Just a decade ago in the heady days of the doping era balls were flying out of stadiums and fans were jumping at the chance to place a baseball bet on which homerun record would fall next. But that all changed with the Balco scandal and the power hitting numbers in MLB betting have dropped precipitously, especially this season where fans that have placed a baseball bet have been shocked at the relative lack of home runs.
MLB betting fans will recall that in the hay-day of the homerun decade of the 1990s and the early part of the 2000’s there was a ridiculous proliferation of long balls in baseball bet competitions. It all started with Mark McGuire busting loose and crossing the 50 homer threshold with the As in the early 90s, which was the first time that anyone had really flirted with that type of power since Cecil Fielder of the Detroit Tigers did so several years prior. But before that there was a real dead ball era in the 1980s in MLB betting and the people would have thought you crazy to make a baseball bet that a player would hit more than 50 homers in the baseball bet season. But McGuire changed that. And then Sammy Sosa got into the act and pretty soon before anyone knew it the single-season MLB betting homerun betting record was in jeopardy. It wasn’t long before Roger Maris’ hallowed record had fallen after decades of being one of the most impressive records in baseball betting.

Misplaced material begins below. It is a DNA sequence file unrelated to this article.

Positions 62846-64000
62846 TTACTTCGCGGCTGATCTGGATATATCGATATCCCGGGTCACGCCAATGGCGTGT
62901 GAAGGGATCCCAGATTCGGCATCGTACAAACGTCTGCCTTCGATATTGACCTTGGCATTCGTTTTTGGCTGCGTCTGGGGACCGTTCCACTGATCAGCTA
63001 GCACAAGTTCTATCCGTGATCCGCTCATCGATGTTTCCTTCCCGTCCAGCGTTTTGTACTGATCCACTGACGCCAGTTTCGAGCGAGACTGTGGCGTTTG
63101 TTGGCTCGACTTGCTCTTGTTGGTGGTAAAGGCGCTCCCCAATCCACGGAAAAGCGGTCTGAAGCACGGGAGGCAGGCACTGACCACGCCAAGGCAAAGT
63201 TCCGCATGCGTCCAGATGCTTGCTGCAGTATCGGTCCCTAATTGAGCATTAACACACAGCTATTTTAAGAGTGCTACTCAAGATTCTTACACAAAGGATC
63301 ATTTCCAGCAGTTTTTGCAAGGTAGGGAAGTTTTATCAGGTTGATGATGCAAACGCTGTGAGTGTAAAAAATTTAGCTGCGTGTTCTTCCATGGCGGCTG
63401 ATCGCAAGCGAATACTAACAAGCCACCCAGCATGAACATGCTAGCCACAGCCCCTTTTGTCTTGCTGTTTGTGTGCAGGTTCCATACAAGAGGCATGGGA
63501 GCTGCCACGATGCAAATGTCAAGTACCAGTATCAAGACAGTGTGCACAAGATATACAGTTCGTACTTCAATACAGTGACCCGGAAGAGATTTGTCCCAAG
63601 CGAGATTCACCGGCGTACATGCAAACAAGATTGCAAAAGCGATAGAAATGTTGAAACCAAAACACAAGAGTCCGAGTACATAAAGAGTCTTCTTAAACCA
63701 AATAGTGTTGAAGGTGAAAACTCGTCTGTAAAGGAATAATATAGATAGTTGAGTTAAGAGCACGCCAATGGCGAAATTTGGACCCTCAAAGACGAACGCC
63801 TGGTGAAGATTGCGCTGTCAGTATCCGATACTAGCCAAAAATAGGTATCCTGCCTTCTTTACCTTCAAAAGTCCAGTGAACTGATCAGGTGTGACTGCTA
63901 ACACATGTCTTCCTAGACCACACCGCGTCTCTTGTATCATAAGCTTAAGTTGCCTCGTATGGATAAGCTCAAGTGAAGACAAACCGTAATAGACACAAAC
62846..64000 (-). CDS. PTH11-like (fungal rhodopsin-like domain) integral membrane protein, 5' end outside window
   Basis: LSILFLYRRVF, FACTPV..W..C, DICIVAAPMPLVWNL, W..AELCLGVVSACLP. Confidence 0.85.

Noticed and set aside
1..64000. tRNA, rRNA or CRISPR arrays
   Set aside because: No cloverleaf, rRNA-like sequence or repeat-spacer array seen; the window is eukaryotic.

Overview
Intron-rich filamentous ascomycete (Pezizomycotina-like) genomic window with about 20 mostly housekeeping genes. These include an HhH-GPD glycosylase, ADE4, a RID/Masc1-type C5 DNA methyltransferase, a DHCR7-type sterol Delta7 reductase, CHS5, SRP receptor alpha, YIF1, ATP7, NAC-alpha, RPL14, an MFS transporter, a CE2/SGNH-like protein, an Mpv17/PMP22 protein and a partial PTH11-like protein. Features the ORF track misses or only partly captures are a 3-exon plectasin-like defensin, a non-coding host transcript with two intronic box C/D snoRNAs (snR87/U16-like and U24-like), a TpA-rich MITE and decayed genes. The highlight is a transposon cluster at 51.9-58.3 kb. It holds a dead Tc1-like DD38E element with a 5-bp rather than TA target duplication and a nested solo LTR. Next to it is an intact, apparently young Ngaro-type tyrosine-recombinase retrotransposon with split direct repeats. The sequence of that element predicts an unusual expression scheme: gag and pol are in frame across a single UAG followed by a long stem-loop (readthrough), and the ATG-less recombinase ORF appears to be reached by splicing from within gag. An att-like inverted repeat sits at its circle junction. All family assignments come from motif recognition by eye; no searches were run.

But the record didn’t just fall, it was shattered and soon McGuire crossed the 70 homer threshold as well. At that time homers were a common part of the game and it was a smart baseball bet that several players would hit 50 homers every MLB Betting season. Even players with no former history of power hitting got into the act, like the Orioles Brady Anderson who did so and shocked anyone that had ever made an MLB bet.
But those numbers seem like something of a bygone era nowadays. No matter what you think about the subject it’s impossible to say that increased drug testing has not reduced the number of homers in MLB betting. This season alone has seen the most stringent testing standards implemented and the fewest homeruns we’ve seen in many years in MLB betting. At the All star break for example, there was only one player in the AL that hit over 20 home runs, whereas in the past players could hit that many in month. And by season’s end it’s a smart baseball bet that only a few players will even hit forty for the whole year.